Animals Helping Students

By Susan Black

Full disclosure: As a kid, I spent hours on our back porch reading and singing to Bootsie, my little cocker spaniel. She cuddled next to me and never complained, not even when I mispronounced mirages as “my rages” and sang “Tumbling Tumbleweeds” off-key.

Ten years ago, the Utah-based Reading Education Assistance Dogs (READ) program, developed by Intermountain Therapy Animals, started in a Salt Lake City public library. Kids curled up in corners and read books to trained, registered, and certified therapy dogs.

That’s where the “magic” began, says Anita Stone, a North Carolina journalist who’s tracked the fast-growing trend of using therapy dogs to help children read. The library program was so successful that, within a year, it was adopted in several Utah schools. Today, READ and similar programs --  including BARKS (Bonding, Animals, Reading, Kids and Safety), Sit Stay Read, and Paws to Read -- are proliferating in schools across the country.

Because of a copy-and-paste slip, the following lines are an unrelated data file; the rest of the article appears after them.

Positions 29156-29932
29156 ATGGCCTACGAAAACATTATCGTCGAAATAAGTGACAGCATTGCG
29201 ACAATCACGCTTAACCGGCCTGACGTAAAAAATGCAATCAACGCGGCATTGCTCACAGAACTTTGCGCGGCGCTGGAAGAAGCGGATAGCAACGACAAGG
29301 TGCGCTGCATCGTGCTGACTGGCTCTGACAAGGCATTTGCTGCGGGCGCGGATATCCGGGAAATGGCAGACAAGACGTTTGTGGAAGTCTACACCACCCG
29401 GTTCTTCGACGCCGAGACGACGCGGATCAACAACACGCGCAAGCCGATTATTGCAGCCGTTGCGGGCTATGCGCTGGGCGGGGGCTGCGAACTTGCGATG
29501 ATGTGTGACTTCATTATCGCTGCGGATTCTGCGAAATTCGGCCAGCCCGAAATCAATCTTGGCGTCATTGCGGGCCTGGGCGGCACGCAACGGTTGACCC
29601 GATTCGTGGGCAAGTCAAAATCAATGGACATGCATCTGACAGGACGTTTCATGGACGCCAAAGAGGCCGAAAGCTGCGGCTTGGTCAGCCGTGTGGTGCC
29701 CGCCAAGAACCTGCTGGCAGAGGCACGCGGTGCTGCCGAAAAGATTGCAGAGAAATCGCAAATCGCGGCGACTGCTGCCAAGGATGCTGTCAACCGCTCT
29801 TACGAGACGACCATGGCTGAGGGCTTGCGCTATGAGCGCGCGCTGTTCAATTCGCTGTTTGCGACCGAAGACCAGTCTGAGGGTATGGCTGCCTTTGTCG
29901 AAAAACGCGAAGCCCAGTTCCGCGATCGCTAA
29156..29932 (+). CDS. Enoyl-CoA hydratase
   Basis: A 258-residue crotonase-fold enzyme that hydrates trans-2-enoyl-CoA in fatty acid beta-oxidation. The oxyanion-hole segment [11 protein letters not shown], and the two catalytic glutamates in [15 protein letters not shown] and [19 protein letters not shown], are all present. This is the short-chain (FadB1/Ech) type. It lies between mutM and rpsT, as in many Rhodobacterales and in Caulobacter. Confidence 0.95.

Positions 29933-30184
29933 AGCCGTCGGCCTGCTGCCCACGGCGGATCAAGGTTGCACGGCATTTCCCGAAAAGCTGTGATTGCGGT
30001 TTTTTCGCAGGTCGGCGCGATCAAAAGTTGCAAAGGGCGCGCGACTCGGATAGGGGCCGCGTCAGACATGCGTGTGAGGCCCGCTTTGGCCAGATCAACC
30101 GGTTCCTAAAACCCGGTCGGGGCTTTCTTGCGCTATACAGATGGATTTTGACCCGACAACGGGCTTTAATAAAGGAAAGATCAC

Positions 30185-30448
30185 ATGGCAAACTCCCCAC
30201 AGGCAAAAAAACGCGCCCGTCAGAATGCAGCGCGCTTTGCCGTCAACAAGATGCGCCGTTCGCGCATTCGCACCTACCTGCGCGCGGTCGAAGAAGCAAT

The total number of dogs used in school reading programs is hard to come by, but Stone says READ alone currently sponsors more than 1,300 therapy dogs and handlers in schools and libraries.

The numbers are likely to rise, given the growing demand for therapy dogs. In Chicago, for instance, six public schools now have full-year Sit Stay Read programs, serving nearly 800 youngsters. MaryEllen Schneider, the program’s co-founder and director, says 30 Chicago schools are on a waiting list for the coveted canine helpers.

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